Covid Wuhan lab origins blasted as ‘conspiracy theory’ by WHO member – ‘Unfounded’ | World | News

Dr Peter Daszak, part of the World Health Organisation’s (WHO) inquiry team, has claimed China is “misunderstood” amid speculation Covid originated in a Wuhan laboratory. However, the scientists has also been accused of a conflict of interest over alleged links to the Chinese laboratory in question.

Appearing on the podcast ’This Week in Virology’, Dr Daszak stated he believes China has fallen victim to “conspiracy theories” about Covid, and added reports suggesting the virus originated in a lab are “political, not scientific”.

When asked about his visit to Wuhan for WHO’s inquiry, Dr Daszak shared he discussed the leak theory with a lab director at the Wuhan Institute of Virology.

He said: “We were asking him all these questions about – they call them rumours over there, we call them conspiracy theories.

“And he said, basically, we’ve not responded to those rumours, because if you do that, you give them oxygen.

“So I think people misunderstand the Chinese, the Chinese government. Here’s a Chinese government worker, senior level, running a lab, not speaking up when they’re accused.

“The reason is, he stated quite clearly, they don’t want to give oxygen to these conspiracies. They’re all unfounded.”

READ MORE: Canine coronavirus found in pneumonia patients – should we be worried?

Dr Daszak’s EcoHealth Alliance has been revealed to have funnelled money into research into coronaviruses at the Wuhan Institute of Virology until funding was blocked by US authorities on safety grounds.

The National Institutes of Health said its $3.7 million (£2.8 million) grant to EcoHealth Alliance would be restored only if outside experts could establish whether staff had the Covid virus “in their possession” prior to December 2019.

The WHO inquiry member rejected suggestions this posed a conflict of interest, and said: “My relationship with China, my work here, my connections to the Wuhan Institute of Virology and Shi Zhengli are very well known.

“And they’re really well known because I’ve spent 20 years or 15 years publishing the data. I think that’s a pretty worthwhile thing that we’ve been doing.”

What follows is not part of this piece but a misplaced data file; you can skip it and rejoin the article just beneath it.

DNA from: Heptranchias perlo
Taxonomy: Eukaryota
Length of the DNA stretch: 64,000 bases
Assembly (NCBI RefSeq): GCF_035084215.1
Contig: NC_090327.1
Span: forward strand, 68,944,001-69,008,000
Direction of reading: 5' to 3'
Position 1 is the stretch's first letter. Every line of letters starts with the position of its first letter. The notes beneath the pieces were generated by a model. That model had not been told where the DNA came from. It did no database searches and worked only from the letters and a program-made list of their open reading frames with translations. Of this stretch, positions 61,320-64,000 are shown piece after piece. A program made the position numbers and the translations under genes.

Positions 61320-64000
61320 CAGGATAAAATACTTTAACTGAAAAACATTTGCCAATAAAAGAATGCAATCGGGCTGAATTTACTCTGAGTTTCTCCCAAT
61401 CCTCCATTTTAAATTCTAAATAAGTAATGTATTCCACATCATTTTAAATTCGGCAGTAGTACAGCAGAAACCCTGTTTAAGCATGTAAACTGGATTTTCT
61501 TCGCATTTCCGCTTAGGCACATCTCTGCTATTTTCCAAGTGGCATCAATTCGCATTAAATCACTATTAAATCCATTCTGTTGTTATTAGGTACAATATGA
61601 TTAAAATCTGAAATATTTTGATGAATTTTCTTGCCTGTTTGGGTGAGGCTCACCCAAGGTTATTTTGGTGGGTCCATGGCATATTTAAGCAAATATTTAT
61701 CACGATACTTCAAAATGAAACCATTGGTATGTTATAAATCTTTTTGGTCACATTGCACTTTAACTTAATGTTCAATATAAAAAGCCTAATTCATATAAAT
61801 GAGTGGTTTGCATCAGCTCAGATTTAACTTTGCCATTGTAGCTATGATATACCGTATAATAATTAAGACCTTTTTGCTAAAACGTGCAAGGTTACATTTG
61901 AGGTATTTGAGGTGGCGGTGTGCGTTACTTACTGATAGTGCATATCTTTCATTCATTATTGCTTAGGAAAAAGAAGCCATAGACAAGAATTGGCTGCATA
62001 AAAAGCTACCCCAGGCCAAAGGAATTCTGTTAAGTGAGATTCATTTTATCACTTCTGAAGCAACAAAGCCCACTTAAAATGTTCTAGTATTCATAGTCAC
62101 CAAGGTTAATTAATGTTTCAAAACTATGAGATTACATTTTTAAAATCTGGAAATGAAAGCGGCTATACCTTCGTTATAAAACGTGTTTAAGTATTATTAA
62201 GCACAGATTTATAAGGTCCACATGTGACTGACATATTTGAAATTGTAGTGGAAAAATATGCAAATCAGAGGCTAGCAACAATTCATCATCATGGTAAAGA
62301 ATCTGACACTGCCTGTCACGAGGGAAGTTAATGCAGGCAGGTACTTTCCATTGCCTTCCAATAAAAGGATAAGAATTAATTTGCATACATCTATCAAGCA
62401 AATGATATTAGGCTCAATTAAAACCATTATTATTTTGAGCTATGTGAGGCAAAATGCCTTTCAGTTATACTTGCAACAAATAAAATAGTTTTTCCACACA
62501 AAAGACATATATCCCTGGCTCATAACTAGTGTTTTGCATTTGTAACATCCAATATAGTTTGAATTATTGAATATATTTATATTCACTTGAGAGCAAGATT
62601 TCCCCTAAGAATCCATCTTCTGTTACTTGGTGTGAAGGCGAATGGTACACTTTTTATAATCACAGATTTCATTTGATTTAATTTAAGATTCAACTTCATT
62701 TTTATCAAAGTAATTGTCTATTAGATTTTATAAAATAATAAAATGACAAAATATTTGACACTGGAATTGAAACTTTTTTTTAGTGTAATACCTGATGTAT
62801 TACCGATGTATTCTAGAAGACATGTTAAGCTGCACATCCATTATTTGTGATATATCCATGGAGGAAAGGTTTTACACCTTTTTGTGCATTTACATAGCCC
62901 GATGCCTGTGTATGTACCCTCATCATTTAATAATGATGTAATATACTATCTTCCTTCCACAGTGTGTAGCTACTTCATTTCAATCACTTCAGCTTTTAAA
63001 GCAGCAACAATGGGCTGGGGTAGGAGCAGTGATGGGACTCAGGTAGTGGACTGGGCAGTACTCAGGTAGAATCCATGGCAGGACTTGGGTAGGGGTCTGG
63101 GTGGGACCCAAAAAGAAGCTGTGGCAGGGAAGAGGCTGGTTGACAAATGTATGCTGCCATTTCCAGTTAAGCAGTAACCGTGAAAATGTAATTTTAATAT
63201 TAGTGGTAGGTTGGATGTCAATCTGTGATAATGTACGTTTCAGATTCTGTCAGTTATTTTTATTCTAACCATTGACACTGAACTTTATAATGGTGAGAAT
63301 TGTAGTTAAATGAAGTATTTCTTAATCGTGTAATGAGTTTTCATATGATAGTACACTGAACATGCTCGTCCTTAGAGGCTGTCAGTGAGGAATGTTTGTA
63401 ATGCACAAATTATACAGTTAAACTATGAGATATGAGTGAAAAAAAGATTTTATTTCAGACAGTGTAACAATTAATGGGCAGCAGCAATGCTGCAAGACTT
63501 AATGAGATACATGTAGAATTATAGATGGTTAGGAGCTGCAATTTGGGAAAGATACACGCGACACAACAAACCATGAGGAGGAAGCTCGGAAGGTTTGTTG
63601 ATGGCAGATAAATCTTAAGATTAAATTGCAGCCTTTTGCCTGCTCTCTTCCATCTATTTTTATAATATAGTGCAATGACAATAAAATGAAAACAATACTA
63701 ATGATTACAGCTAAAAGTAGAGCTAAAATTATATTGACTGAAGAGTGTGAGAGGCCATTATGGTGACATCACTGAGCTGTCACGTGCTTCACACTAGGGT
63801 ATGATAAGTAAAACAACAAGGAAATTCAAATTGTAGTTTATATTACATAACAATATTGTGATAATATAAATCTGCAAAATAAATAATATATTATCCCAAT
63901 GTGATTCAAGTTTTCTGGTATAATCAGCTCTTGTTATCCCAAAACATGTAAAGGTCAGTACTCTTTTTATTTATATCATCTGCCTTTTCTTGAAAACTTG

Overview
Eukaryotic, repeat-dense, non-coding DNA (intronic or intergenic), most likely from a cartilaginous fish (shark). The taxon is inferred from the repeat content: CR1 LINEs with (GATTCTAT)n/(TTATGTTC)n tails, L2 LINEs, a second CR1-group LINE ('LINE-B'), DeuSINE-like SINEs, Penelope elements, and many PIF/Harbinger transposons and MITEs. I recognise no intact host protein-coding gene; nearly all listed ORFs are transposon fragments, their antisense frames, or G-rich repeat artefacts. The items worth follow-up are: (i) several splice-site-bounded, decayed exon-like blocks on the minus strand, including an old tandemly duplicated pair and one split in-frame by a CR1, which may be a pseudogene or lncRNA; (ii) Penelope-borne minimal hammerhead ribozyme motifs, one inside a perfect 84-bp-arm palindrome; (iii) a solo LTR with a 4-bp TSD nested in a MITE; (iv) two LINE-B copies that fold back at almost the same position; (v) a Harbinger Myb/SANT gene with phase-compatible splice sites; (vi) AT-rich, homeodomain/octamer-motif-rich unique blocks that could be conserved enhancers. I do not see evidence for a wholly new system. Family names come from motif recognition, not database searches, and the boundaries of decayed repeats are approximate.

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Tedros Adhanom Ghebreyesus, the WHO’s director-general, has conceded the health body’s initial report into the origins of Covid was not “extensive enough” after pressure from 14 countries, including the UK and US.

US President Joe Biden has ordered his officials to redouble their efforts to investigate the origins of the pandemic, including any possibility that the search might lead to a Chinese laboratory.

Nadim Zahawi, the UK’s vaccine minister, also said: “I think the WHO at every step of the way has tried to share as much data with the world as it is able to verify.

“This is a very difficult situation, as we’ve seen around the world, not just in the WHO but in our own country, with our own evidence gathering, and of course advice, and in other countries, every country, whether it’s Singapore or Australia or New Zealand or elsewhere.

“We have all had to collect evidence and then act upon it and I think it is only right that the WHO is allowed to conduct its investigation unencumbered to be able for all of us to understand and be able to deal with future pandemics.”

Yesterday, the UK administered 183,526 first doses and 418,848 second doses of coronavirus vaccine.

In total, the UK has administered 39,259,168 first doses and 25,332,851 second doses, equalling 74.5 percent and 48.1 percent of the population.

Yesterday also saw another 3,240 cases and 6 deaths within 28 days of a positive coronavirus test.

In total, the UK has recorded 4,484,056 cases and 127,781 deaths.





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